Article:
Soil Compaction Effects on Soybean Nodulation, N2(C2H4) Fixation and Seed Yield1
- W. C. Lindemann,
- G. E. Ham and
- G. W Randall2
Often soil compaction is considered undesirable for plant growth and may limit soybean yield. The objective of this study was to determine the effect of soil compaction on soybean plant growth, yield, nodulation, and N2 (C2H4) fixation. Field experiments were conducted for 2 years (1976 and 1977) on a Webster clay loam soil (fine-loamy, mixed, mesic Typic Haplaquolls). Plots were compacted by 0, 1, 2, or 3 tractor passes over the same area approximately 2 weeks before planting. Soybean biomass and plant height were measured in 1977, but soil bulk density and soybean seed yield were measured in both years. Nodulation and acetylene reduction activity were measured four times during the season for taproots and two times for lateral roots in both years. Bulk density was increased significantly both years by tractor compaction. In 1976, when extremely dry conditions existed throughout the growing season mean seed yield values were greater on the tractor compacted plots (2,161, 2,106, and 2,283 kg/ha for the 1, 2, and 3 tractor pass treatments, respectively) than on the non-compacted plots (1977 kg/ha), but the yields were not statistically significant. Taproot nodulation and acetylene reduction were also significantly greater on the 2 tractor pass treatment than on the non-compacted plots, but little difference in lateral root nodulation and acetylene reduction was noted.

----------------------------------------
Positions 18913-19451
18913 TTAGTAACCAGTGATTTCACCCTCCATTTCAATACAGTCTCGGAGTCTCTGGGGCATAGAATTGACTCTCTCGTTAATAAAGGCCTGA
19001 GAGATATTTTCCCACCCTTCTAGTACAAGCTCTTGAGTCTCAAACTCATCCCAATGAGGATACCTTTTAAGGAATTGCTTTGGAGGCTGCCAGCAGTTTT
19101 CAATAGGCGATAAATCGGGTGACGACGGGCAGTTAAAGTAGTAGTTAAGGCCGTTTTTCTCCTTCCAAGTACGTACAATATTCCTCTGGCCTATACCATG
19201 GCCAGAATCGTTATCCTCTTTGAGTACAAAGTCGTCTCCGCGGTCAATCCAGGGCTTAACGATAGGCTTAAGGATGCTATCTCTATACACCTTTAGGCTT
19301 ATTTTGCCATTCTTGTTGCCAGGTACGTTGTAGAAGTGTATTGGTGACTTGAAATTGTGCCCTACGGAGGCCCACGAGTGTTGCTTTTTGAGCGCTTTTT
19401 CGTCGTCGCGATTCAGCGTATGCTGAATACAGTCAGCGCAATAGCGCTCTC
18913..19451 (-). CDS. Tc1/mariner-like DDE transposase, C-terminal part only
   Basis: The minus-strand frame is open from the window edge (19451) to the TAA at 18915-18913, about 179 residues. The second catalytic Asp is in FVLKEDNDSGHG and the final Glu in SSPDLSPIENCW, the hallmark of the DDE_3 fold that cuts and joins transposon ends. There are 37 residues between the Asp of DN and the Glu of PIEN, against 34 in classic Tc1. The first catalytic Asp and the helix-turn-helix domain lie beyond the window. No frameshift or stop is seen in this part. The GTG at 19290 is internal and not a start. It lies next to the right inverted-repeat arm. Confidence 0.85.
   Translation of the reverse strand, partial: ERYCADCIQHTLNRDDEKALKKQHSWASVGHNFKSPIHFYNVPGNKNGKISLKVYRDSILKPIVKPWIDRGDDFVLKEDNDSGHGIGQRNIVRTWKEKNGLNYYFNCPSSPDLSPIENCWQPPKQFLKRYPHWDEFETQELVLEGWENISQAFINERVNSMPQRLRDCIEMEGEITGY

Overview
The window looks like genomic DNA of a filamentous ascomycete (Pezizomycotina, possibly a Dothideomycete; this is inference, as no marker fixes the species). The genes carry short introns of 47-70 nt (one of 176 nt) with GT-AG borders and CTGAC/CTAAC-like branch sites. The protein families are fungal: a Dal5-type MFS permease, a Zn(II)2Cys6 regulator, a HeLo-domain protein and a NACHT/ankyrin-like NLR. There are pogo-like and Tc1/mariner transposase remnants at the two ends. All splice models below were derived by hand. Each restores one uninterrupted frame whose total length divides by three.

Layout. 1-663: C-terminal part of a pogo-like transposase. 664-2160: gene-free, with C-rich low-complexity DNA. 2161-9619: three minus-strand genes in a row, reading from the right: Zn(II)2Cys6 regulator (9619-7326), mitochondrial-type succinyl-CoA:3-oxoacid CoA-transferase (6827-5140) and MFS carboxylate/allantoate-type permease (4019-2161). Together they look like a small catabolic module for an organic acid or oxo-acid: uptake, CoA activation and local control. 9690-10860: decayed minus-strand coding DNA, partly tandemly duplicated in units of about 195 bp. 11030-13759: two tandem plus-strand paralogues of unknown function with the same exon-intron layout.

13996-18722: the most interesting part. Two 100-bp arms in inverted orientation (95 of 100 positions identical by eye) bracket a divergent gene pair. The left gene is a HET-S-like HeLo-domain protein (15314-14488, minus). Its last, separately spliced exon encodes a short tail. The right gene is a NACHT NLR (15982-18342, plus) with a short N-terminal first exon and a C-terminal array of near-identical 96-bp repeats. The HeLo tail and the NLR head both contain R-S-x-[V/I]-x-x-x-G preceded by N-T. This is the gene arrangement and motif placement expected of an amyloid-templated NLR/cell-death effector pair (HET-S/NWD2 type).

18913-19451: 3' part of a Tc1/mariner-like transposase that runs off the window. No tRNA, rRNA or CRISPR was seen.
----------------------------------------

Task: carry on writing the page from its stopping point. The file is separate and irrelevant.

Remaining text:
In 1977, when greater than normal precipitation occurred, compaction decreased significantly plant growth and taproot nodulation and tended to decrease lateral root nodulation. Acetylene reduction was not affected by compaction. The mean seed yield value was greatest in the non-compacted plot (4,117 kg/ha) and the mean values declined with increasing tractor compaction (4,105, 3,955, and 3,854 kg/ha for the 1, 2, and 3 tractor pass treatments, respectively), although the yields were not statistically different. The effect of soil compaction in the spring prior to planting appeared to be dependent on the amount of precipitation in the growing season.Please view the pdf by using the Full Text (PDF) link under 'View' to the left.
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